The composer's state of mind

I think it is time we discussed this important topic.

Are most composers driven by some sort of inner insecurity that makes them want to "prove" themselves or "better" themselves with each new piece? Is there a tendency for all artists to suffer from various episodes of depression through their lives?

What in the first place drives the composer (you) to take part in an activity that is painstakingly challenging and offers little guarantee of economic reward or recognition? Do you have unresolved childhood issues? Did other great composers?

Can you write music best when you are deliriously happy, or is a little melancholy good for the creative process?

So just what is the connection between mood and mental health and the process of composition?

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  • So do you think that composers may tend to be more obsessive and compulsive, or OCD, as they call it?

  • Yes, in a word.

  • Great questions, Adrian.

    I can only speak from experience.  I write piano solos, and my inspiration simply comes from wanting to write songs.  Period.  Sorry it's not sexy, but this is the way it's been for me. 


    I will say, though that many lyricists I've read about say lyric writing does often come from pain.  Love and loss, etc., etc.  I guess you have to go through something deep in order for it to manifest itself in art, whether it be music, painting, etc.  While I have experienced as much loss as anyone my age, and have had ups and downs just like anybody, I am thankful to have never experienced profound suffering.  I guess that's why I've never felt (yet) the muse to write lyrics.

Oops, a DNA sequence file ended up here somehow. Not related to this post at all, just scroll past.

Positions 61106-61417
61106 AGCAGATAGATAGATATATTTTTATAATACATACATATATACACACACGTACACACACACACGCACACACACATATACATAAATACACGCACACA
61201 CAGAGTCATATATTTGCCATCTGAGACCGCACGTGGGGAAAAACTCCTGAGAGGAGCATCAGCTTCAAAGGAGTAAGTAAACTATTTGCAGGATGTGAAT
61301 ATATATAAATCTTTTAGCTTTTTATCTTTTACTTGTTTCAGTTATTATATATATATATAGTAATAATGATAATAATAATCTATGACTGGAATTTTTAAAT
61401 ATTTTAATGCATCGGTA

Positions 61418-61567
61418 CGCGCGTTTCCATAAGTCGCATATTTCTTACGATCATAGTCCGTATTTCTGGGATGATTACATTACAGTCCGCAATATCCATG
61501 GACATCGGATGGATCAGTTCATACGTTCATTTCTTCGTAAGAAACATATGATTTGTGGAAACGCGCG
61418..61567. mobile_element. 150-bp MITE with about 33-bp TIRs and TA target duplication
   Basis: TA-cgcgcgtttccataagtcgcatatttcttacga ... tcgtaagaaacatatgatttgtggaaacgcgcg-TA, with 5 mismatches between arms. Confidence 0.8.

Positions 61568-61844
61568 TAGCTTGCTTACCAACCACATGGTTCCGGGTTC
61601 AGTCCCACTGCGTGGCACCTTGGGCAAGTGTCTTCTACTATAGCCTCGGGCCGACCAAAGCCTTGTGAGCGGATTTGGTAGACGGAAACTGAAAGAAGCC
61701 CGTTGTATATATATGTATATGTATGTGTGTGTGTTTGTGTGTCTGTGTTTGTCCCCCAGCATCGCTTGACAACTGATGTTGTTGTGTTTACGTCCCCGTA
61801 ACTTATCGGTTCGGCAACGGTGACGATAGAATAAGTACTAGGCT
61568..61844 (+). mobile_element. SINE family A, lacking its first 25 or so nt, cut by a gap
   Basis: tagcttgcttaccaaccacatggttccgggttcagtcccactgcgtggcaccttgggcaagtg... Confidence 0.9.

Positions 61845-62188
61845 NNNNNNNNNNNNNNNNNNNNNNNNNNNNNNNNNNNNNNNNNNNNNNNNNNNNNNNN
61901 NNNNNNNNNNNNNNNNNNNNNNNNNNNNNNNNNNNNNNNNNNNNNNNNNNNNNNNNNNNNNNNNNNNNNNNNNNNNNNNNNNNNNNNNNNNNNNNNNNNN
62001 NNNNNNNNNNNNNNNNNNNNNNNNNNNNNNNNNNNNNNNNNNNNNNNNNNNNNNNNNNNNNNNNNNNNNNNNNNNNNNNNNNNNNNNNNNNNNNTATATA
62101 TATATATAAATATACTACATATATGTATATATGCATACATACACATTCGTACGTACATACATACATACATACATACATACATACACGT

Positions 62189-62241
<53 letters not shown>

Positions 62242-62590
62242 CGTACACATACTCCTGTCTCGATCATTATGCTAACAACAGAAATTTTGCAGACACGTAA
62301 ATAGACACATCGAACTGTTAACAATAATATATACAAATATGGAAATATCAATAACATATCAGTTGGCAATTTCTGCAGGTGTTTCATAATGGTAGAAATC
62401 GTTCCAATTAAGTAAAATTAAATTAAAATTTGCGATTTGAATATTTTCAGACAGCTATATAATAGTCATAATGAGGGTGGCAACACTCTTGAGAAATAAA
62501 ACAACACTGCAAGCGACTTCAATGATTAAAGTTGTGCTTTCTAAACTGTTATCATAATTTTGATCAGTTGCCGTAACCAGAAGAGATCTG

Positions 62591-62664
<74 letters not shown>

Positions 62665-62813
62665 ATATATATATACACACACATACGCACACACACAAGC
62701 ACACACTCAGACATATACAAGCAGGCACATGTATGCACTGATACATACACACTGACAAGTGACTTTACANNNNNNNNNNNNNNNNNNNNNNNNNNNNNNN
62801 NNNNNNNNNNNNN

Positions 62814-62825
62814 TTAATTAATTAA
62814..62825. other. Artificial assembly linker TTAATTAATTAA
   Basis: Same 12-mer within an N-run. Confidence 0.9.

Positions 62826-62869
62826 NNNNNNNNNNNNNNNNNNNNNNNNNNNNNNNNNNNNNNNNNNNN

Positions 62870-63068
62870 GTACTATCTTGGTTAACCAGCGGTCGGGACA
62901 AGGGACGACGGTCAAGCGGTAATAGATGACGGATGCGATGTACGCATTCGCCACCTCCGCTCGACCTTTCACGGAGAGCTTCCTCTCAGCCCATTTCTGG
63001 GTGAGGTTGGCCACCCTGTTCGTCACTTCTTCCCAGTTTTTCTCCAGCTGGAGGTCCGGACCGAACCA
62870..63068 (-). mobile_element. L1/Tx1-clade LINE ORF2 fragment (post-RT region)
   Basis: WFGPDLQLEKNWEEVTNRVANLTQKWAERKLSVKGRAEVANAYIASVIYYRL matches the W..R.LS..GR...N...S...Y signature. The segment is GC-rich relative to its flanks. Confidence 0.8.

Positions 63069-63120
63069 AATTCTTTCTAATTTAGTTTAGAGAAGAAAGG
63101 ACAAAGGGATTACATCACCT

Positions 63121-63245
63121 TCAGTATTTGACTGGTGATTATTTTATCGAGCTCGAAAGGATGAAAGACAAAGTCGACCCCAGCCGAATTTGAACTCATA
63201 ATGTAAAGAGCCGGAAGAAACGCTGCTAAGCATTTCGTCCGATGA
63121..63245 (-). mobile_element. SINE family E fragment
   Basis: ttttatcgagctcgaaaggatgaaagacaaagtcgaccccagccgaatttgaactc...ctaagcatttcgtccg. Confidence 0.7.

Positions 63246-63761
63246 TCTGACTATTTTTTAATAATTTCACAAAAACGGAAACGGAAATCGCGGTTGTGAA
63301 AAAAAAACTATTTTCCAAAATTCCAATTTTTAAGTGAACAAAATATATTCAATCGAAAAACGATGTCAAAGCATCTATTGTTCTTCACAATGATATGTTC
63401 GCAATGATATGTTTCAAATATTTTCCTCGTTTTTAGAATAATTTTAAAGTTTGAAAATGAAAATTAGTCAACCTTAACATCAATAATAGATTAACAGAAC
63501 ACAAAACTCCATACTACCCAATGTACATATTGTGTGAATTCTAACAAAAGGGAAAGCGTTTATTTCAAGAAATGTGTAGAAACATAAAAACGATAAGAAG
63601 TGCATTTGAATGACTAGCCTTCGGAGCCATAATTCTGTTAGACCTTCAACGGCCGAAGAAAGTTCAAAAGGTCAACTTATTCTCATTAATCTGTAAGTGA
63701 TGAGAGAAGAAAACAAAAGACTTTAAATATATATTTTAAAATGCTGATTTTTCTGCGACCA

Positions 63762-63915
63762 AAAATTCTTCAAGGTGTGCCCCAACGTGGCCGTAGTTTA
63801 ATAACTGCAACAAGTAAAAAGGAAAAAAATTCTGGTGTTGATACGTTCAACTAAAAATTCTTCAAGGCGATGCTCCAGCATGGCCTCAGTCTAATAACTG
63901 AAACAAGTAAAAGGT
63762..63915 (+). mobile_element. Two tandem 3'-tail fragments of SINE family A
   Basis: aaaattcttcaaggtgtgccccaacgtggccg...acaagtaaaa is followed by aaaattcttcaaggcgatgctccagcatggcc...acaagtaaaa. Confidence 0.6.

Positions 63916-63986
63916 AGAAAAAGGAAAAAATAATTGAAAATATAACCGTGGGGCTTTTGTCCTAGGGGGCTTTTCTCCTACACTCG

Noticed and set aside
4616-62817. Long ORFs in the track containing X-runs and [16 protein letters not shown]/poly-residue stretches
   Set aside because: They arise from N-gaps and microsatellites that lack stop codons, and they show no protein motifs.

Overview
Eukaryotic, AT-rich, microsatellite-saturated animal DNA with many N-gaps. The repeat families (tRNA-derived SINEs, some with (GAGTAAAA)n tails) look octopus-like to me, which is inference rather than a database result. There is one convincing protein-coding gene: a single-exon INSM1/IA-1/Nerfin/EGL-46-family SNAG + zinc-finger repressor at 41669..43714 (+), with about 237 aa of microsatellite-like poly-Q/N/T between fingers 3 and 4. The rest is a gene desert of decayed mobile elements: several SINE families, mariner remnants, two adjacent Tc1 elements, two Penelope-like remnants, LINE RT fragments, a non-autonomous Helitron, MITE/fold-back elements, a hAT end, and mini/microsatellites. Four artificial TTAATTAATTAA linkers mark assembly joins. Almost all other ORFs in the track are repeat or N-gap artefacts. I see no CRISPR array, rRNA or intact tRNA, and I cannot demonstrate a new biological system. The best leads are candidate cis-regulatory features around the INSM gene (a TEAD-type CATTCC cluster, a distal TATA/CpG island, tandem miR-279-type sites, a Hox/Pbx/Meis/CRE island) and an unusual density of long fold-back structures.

Hope this helps.


    Great topic!!!!




  • I quite frequently have music playing in my head.  It plays things I've written (not very often), things I want to write, and things already written by others.  Perhaps immortalizing those pieces by transcribing them and sharing them with others keeps my head from getting cluttered.  I heard a quote once - "There is no greater agony than bearing an untold story inside you."


    As for my mental health, there was a period of about 3 years in which I was depressed most of the time.  This time was before I got into composing though, so while I can't speak to its effects on my composing, I was listening to music EXTREMELY frequently during this time.

  • I was a trained percussionist when young, and older I played drums naturally. I got out of it... I was always "drawn" to pitched music, but, drummers dont really make heads nor tails out of pitched instruents, LMAO

    I finally played around with it in my spare time when older (I'm 44) one time too many, lol... I got hooked.

    Its sort of like some kind of "ultimate crossword puzzle" to me somehow,

    ALso, at some point, the old lady and me split up for about a year... I needed something extra to throw myself into, something I couldnt possibly "master" and get bored with... Ka-boom... delving into music.

    I have done music when in good moods, or, fell and fey moods. many times when i think I CAN make something, nothing of any not happens... other times, I am just piddling around, not epecting anything, and i get a small piece out i like. Theres never any telling.

    I am definitely drawn towards "heavy" pieces, and i like the "intense, scary" pieces... but i quickly came to appreciate delicate beauty, too.

    though i am not "good" at composing, it DOES give me some measure of satisfaction somehow, similar to other difficult hobbies.

    traditionally, i was a math and science type of thinker... I used to be into writing a ways back, and now i realize that was "art" and "creativity"....  I never knew I had any "artist" in me, its sometimes still quite a shock.

    I am not what one would call "gifted" at this hobby, LMAO... its all personal satisfaction.

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